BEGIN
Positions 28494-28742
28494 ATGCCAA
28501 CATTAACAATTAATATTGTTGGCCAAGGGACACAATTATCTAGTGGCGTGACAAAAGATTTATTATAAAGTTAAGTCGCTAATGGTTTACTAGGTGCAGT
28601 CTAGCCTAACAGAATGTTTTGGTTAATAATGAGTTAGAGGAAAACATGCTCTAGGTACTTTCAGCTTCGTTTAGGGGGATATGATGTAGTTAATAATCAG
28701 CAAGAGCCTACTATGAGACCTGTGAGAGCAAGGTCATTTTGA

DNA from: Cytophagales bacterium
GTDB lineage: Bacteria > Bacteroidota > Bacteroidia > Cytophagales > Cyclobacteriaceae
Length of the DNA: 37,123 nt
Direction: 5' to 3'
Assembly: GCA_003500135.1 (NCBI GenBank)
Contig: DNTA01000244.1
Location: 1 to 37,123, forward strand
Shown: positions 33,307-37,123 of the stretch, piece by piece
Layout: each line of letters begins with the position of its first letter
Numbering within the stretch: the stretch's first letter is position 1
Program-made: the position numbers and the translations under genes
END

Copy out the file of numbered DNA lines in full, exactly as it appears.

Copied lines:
Positions 28494-28742
28494 ATGCCAA
28501 CATTAACAATTAATATTGTTGGCCAAGGGACACAATTATCTAGTGGCGTGACAAAAGATTTATTATAAAGTTAAGTCGCTAATGGTTTACTAGGTGCAGT
28601 CTAGCCTAACAGAATGTTTTGGTTAATAATGAGTTAGAGGAAAACATGCTCTAGGTACTTTCAGCTTCGTTTAGGGGGATATGATGTAGTTAATAATCAG
28701 CAAGAGCCTACTATGAGACCTGTGAGAGCAAGGTCATTTTGA

DNA from: Cytophagales bacterium
GTDB lineage: Bacteria > Bacteroidota > Bacteroidia > Cytophagales > Cyclobacteriaceae
Length of the DNA: 37,123 nt
Direction: 5' to 3'
Assembly: GCA_003500135.1 (NCBI GenBank)
Contig: DNTA01000244.1
Location: 1 to 37,123, forward strand
Shown: positions 33,307-37,123 of the stretch, piece by piece
Layout: each line of letters begins with the position of its first letter
Numbering within the stretch: the stretch's first letter is position 1
Program-made: the position numbers and the translations under genes